UK’s E-7 Radar Jet Deal Slammed As “Absolute Folly” In New Report

Slashing U.K. E-7 Wedgetail procurement from five to three jets saves little money and makes the fleet more of a “prized target.”

byThomas Newdick|
RAF E-7 Wedgetail
Crown Copyright


The United Kingdom’s deal to buy three, rather than the previously planned five Boeing E-7A Wedgetail airborne early warning and control (AEW&C) aircraft for the Royal Air Force “represents extremely poor value for money” and “an absolute folly.” Those are among the conclusions of a report published today by the U.K. Defense Committee, a body that examines Ministry of Defense (MoD) expenditure, administration, and policy on behalf of the British parliament.

A computer-generated rendering of an E-7A Wedgetail in RAF service. Crown Copyright

At the center of the report’s criticism of the procurement is the fact that, as a result of a contract stipulation, the MoD is having to pay for all five Northrop Grumman Multi-role Electronically Scanned Array (MESA) radars, even though only three aircraft — which will be designated Wedgetail AEW1 in RAF service — are being acquired. The report assesses that the total cost of the three-aircraft order will be $2.5 billion, compared to the $2.7 billion agreed for five of the radar planes.

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“Even basic arithmetic would suggest that ordering three E-7s rather than five (at some 90 [percent] of the original acquisition cost) represents extremely poor value for money,” the report contends.

The E-7 procurement is one of three major defense deals dealt with by the report, which comes at the end of a six-month inquiry. The Type 26 anti-submarine warfare frigate for the Royal Navy and the Ajax armored fighting vehicle for the British Army also come in for criticism. Worryingly, the overall conclusion is that the U.K.’s defense procurement system is “broken” and that “multiple, successive reviews have not yet fixed it.”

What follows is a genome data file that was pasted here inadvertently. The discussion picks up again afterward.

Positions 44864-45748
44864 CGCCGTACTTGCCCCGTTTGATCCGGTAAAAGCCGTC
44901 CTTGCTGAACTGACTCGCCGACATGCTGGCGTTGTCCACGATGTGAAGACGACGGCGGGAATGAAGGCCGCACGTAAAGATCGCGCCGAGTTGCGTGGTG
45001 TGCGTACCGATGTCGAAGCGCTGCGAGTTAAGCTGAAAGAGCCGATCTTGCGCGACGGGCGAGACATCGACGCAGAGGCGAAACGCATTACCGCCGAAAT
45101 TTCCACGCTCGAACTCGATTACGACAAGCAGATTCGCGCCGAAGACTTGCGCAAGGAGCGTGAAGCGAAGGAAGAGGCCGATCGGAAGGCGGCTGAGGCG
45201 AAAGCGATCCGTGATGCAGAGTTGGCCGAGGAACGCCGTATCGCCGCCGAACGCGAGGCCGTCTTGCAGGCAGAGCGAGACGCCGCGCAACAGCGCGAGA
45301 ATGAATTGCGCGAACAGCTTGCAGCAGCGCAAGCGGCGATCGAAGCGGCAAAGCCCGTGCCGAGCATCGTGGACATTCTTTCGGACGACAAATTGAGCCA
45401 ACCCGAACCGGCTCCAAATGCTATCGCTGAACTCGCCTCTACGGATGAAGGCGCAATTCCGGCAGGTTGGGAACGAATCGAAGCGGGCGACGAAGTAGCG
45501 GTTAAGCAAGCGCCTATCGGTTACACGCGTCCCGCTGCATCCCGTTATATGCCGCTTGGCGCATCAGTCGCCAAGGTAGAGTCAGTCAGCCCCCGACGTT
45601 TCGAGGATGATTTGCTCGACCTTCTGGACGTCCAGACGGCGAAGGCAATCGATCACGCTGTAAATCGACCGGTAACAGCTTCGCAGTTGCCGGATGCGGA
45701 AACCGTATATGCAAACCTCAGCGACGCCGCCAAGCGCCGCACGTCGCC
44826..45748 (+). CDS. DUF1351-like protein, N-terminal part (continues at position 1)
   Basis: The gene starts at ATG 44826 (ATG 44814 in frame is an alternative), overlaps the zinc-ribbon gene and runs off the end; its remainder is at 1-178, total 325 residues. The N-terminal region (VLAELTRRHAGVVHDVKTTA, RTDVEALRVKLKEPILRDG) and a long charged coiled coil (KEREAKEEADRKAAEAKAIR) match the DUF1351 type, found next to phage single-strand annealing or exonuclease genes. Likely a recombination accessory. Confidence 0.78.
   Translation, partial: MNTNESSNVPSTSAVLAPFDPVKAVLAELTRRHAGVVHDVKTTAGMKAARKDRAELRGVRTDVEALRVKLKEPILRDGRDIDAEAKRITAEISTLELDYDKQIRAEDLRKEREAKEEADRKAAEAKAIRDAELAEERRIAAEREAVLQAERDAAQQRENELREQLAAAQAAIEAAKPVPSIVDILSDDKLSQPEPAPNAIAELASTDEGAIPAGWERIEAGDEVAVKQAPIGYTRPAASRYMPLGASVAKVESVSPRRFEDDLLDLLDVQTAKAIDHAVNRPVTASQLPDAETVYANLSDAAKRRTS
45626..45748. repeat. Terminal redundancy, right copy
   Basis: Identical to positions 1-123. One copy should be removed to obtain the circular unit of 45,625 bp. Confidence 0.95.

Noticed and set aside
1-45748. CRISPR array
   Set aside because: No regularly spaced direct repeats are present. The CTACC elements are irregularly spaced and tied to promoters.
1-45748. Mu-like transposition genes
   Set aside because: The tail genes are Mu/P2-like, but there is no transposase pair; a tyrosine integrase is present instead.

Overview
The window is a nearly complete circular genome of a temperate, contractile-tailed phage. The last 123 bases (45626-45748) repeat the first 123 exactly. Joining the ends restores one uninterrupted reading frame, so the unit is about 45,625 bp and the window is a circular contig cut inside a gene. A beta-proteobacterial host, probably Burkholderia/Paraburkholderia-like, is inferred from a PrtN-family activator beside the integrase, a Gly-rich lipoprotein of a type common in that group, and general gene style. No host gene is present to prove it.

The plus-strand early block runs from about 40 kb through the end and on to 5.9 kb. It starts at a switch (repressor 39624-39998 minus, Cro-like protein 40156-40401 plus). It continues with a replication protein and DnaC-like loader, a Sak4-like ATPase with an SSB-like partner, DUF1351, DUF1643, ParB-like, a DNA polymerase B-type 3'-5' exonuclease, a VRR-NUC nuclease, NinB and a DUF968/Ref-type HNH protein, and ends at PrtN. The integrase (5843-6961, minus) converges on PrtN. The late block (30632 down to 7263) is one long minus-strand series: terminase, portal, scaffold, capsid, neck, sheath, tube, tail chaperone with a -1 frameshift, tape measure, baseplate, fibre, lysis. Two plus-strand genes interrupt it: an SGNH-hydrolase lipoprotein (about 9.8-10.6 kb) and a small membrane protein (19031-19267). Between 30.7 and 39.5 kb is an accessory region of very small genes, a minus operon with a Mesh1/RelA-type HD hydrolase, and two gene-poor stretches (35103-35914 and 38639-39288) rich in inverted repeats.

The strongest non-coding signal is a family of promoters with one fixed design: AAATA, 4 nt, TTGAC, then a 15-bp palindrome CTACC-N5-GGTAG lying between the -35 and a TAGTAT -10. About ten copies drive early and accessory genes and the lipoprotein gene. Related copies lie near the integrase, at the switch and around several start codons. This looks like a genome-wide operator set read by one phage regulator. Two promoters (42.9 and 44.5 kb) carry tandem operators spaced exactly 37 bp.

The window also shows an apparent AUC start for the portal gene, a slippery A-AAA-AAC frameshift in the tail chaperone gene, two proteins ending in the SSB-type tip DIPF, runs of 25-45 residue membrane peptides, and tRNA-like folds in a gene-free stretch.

Returning to the E-7 specifically, the Defense Committee points out that a three-aircraft fleet will also make them even more vulnerable to potential adversaries during conflicts. The report suggests that the tiny fleet will be a “prize target” for aggressors. Not only will the AEW&C aircraft play a critical role in any high-end air campaign, but also planes of this type are increasingly under threat from long-range air defenses and are far from survivable in any kind of contested airspace.

The same report also warns that the initial operating capability for the RAF E-7s could be delayed by a further year to 2025. This is especially concerning considering that the RAF retired its previous E-3D Sentry AEW1 radar planes in 2021, leaving a massive capability gap. Three of the E-3Ds were sold to Chile, which will use them in the AEW&C role, with one more going to the U.S. Navy for conversion as a training aircraft for the crews of its E-6B Mercury jets, the so-called ‘doomsday planes.’

A Royal Air Force E-3D Sentry AEW1 during its final months of operations. Crown Copyright

Other problems are dogging the U.K.’s plans to field the E-7, the report explains, including the failure of Boeing and the British procurement arm, Defense Equipment and Support (DE&S), to agree on an in-service support contract. The report says that such a contract “should already have been successfully finalized long ago.”

An RAF spokesperson told Breaking Defense that a full business case (FBC) for the E-7, including an agreement covering in-service support, is expected to be ready by the third quarter of this year, having slipped from mid-2023 as previously planned.

Other issues with the deal that are referenced in the report have already been made public.